Criminals usually brag about their crimes while flaunting their booty. The Lothian and Borders Police are taking advantage of their song of praises by using the internet. The police established a way to report criminals anonymously via Facebook under a new crackdown that started this week.
According to Express.co.uk, internet users will be able to tip-off detectives using the popular social networking site under the scheme – a first for Scotland. The force has targeted Facebook users most seemingly to use Crimestoppers, persons aged 18 to 40, by posting advertising on their homepages.
Users can inform police anonymously “by clicking a link, leaving untraceable information without having to speak to anyone.”
Police also plan on using the Bluetooth wireless data transfer technology, so they can transmit mass messages to the mobile phones users at public events such as football matches. The messages will encourage users to report any suspicious behavior, including a link to the Crimestoppers website.
“Those who make a cushy living from activities such as drug dealing are not only deceitful to hard-working and honest members of the public, but are involved in despicable acts that cause great harm to our communities,” Justice Secretary Kenny MacAskill told the Express. “They should not be able to evade the law.”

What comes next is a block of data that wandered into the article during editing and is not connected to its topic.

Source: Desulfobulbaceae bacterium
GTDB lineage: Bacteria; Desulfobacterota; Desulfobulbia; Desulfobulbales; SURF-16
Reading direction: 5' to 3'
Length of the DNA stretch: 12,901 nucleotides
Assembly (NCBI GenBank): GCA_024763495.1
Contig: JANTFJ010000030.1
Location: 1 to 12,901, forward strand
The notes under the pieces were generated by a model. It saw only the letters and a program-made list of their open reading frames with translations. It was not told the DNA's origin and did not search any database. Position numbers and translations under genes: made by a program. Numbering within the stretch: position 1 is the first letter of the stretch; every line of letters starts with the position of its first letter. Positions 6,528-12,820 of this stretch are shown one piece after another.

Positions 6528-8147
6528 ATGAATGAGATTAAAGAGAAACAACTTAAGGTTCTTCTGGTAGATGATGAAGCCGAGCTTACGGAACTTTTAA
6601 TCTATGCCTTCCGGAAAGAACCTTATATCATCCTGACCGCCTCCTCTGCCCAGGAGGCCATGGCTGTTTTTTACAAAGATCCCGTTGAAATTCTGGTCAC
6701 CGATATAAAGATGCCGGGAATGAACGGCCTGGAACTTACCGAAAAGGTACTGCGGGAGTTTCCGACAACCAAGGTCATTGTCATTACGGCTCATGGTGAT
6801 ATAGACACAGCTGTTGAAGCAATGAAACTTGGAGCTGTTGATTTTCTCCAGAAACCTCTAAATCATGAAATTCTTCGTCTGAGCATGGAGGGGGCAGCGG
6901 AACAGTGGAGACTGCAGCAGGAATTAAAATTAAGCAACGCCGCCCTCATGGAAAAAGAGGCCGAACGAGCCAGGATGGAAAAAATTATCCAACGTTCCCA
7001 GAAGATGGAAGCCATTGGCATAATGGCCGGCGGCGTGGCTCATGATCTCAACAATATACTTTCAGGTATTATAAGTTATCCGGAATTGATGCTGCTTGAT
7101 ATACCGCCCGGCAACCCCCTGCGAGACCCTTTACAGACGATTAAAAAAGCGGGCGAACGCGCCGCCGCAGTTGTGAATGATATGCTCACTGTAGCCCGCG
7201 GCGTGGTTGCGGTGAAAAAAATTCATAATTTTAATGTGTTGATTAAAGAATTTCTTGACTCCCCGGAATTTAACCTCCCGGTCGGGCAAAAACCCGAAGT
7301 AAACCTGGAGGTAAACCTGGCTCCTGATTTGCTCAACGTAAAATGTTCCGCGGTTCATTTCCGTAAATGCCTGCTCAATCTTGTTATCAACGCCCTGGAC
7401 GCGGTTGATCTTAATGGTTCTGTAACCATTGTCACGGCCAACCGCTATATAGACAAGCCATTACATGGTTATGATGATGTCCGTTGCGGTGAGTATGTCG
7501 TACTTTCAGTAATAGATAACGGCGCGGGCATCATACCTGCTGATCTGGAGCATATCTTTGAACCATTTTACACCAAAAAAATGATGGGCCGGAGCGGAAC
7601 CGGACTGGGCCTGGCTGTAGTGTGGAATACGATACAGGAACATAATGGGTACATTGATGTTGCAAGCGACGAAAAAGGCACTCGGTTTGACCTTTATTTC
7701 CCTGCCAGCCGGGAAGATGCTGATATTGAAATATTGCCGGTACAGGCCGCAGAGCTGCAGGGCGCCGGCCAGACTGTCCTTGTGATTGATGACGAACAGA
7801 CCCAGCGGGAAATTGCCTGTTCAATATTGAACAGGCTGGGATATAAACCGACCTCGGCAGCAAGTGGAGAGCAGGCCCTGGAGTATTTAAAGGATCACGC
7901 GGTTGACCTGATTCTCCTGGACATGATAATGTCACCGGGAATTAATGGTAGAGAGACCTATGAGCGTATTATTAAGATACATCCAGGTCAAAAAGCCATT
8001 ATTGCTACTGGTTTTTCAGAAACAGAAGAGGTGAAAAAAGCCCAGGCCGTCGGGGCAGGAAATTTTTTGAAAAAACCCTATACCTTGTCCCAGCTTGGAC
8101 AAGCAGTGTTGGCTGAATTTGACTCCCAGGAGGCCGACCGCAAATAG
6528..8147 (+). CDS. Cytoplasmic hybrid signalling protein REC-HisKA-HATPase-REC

Crimestoppers has seized over £41million ($67.4 million U.S. dollars) from crooks and given it to community projects. Adding Facebook advertising and mass messaging transfers to mobile phones about Crimestoppers will catch more criminals and generate even more revenue.
Kate Jackson of Crimestoppers said, “Crimestoppers is not interested in who you are, it’s what you know. In over 23 years, we have never broken our promise of anonymity, so you needn’t fear passing information on to us.”
Mass messages to mobile phones and promoting on Facebook to help fight crime are excellent examples of how to use social media for the betterment of society. I hope this scheme gets promoted around the world and is used in more communities.